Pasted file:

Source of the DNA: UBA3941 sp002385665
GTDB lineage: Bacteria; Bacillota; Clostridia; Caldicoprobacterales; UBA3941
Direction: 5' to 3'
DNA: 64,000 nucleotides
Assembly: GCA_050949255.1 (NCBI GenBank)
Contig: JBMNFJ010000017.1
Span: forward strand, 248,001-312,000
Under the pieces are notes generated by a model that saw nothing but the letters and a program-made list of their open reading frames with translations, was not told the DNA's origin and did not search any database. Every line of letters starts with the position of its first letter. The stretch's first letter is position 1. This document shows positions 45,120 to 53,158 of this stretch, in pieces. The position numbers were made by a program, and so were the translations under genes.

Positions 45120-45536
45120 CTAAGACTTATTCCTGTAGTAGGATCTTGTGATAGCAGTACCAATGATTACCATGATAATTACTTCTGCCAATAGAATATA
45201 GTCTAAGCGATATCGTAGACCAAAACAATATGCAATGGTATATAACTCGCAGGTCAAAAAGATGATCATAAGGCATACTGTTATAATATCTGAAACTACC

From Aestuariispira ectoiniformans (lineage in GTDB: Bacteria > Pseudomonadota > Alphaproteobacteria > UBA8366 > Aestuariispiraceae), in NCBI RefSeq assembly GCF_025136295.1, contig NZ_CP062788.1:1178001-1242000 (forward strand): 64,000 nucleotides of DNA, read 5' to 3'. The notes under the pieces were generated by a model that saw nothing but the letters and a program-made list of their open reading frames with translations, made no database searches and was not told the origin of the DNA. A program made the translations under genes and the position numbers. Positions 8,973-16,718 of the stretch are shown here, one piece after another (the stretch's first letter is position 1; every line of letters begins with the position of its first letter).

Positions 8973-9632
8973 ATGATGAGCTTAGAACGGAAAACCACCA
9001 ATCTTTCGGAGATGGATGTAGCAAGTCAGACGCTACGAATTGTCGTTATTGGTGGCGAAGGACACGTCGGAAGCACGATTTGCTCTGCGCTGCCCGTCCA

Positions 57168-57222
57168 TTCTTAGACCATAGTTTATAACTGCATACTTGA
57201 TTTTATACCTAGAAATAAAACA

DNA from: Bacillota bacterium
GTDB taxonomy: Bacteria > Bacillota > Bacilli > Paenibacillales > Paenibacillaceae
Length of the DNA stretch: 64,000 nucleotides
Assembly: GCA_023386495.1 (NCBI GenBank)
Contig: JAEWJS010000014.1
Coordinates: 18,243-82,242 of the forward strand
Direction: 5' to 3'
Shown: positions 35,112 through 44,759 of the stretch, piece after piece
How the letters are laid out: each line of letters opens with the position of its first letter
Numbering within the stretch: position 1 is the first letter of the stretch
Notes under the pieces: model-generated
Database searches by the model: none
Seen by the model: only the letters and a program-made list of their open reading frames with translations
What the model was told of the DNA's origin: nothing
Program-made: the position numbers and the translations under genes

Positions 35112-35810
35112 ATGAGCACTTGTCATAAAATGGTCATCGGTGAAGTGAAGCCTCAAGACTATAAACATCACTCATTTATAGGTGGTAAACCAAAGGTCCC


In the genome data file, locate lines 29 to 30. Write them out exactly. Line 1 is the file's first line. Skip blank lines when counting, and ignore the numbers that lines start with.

Notes under the pieces: model-generated
Database searches by the model: none